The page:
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May 23, 2006

Flip Saunders


Q. A lot of people talk about Pat Riley being a Hall of Fame coach and everything like that. How important is a head coach in the playoffs? What do you think is the most important role the head coach plays in the playoffs?
FLIP SAUNDERS: The most important is to get your players to play at a level they're used to playing at. What they did during the regular season, a comfort level, where they can maintain their aggressiveness, and they're basically in a situation where they can keep aggressive both at the defensive end and the offensive end, and they have a comfort level. I think that's the job of a coach, to put the players in a situation where they can have success.
Q. You talk about your experience with Minnesota on this level, and do you take anything from that?
FLIP SAUNDERS: Well, one, it's very similar in that we had -- our Game 7 was a very emotional game against Sacramento, and we came back with a day's rest and had to play the Lakers. The difference is we were playing a night game, it wasn't an afternoon in Game 7. We had a short turnaround again. But I think every series is different, and I think especially when you have different players, different teams, different coaches, now you have two teams -- our team is relatively the same player-wise with the addition of some. Miami has made some changes, but the two main people are still there. I think what happens is as the series progresses and each team wins games. That's when the series really heats up and takes form. I think it's one of those things where you go into the series knowing what you're trying to do, both defensively and offensively, and you try to establish that. One team is going to try to grab the momentum as quick as they can.
Q. I've talked to several players about the playoffs and the intensity that it brings over the regular season. I wanted to ask you, from your experiences, what's the difference between a playoff player and a regular season player, and what type of mentality does it take to step your game up in this situation as opposed to the regular season?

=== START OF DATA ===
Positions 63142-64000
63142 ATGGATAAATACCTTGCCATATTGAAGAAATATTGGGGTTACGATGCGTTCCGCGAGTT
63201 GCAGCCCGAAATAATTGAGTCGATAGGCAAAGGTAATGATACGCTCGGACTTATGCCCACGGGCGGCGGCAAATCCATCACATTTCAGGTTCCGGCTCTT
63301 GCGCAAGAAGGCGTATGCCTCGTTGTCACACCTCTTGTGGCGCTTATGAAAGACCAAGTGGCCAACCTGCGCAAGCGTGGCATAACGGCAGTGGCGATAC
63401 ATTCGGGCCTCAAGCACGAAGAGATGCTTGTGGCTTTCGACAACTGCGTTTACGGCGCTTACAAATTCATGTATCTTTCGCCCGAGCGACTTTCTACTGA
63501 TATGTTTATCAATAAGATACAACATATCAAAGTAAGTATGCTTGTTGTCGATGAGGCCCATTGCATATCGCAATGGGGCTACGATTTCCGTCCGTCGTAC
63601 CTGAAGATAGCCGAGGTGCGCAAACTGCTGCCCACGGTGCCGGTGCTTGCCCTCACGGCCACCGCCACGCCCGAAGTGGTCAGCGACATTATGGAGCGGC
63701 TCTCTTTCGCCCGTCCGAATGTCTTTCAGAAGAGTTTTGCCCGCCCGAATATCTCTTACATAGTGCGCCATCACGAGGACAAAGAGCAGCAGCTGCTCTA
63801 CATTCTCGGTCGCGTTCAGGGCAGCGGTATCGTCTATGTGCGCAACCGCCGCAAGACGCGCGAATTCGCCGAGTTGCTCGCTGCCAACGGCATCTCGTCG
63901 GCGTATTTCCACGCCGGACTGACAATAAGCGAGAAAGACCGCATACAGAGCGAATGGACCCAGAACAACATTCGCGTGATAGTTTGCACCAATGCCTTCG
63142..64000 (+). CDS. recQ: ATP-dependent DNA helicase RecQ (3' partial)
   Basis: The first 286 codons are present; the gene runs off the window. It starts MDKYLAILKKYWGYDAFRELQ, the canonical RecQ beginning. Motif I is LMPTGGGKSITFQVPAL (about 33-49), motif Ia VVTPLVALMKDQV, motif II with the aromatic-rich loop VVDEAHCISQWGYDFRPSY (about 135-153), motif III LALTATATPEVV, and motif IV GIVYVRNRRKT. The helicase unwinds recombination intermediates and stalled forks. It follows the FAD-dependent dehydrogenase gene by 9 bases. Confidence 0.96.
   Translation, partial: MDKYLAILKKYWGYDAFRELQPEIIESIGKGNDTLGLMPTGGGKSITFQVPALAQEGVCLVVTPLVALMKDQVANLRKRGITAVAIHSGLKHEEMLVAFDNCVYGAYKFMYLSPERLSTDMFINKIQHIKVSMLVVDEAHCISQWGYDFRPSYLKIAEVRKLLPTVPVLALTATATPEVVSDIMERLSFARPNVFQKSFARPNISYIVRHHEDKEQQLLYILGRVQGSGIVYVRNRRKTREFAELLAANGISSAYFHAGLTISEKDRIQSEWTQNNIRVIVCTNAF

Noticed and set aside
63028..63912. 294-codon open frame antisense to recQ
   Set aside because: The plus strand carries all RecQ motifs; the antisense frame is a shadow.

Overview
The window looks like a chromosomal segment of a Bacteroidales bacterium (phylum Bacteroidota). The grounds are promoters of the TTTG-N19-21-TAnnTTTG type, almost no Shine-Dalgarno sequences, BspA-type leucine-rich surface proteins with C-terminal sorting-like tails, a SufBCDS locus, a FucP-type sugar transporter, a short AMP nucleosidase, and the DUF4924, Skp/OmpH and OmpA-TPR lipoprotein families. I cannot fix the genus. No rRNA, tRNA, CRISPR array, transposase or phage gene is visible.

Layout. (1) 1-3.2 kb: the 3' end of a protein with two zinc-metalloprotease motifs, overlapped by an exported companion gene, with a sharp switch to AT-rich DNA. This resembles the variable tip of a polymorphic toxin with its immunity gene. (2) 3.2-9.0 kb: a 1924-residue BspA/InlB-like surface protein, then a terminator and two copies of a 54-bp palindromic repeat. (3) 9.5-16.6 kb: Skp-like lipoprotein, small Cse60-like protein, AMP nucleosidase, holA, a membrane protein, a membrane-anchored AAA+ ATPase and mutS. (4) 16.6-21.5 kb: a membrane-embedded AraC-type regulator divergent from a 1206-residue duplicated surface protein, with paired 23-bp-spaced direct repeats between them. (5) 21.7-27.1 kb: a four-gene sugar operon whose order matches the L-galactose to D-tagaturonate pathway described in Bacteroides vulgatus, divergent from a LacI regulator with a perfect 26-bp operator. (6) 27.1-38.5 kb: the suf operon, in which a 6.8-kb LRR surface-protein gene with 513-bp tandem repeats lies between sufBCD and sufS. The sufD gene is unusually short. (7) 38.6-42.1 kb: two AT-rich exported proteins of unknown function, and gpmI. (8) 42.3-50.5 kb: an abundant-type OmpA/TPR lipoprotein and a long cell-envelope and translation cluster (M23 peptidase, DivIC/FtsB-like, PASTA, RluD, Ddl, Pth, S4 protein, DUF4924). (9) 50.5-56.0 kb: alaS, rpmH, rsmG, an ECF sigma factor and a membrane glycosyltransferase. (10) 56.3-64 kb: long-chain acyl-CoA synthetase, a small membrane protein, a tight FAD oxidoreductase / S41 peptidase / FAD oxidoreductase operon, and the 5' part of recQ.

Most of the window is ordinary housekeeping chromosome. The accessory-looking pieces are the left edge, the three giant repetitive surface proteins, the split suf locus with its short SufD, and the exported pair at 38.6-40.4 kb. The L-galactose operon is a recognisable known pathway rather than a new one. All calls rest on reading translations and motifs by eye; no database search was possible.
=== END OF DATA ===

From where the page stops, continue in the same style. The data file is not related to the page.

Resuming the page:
FLIP SAUNDERS: Well, players that have success in the playoffs are really players that have no fear, and they're not afraid of failure. I think many times players that struggle in the playoffs, and there's a lot of good players that have played in this league that just have not been very good playoff players is because maybe they don't play with enough reckless abandon. I think when you have players that are not afraid to fail, players that are going to go out and they know what their strengths are and they're going to play to their strengths and stay away from weaknesses, that's when they're going to have success.
Q. Coach Riley was just in here and said he would hate to do it, he's really only done it once in his career, but if need be, he would hack Ben. Would you do it in a certain circumstance, hack Shaq?
FLIP SAUNDERS: It could be a long game (laughter). I think everyone in that situation has been asked many times as far as to me when people have gone, do I resent that, and I say, hey, that's the way the game is. Your job as a coach is to try to go into a situation and try to win within the rules, and right now, if you foul somebody that's one of the rules, depending on when you do it and what the outcome is, sometimes you don't want to deplete your roster from the standpoint of having your main guys get in as far as foul trouble. A lot you have to wait on kind of what the tempo of the game is and the timing of the game. There's no question if it comes down to it that we would do the same if we had to.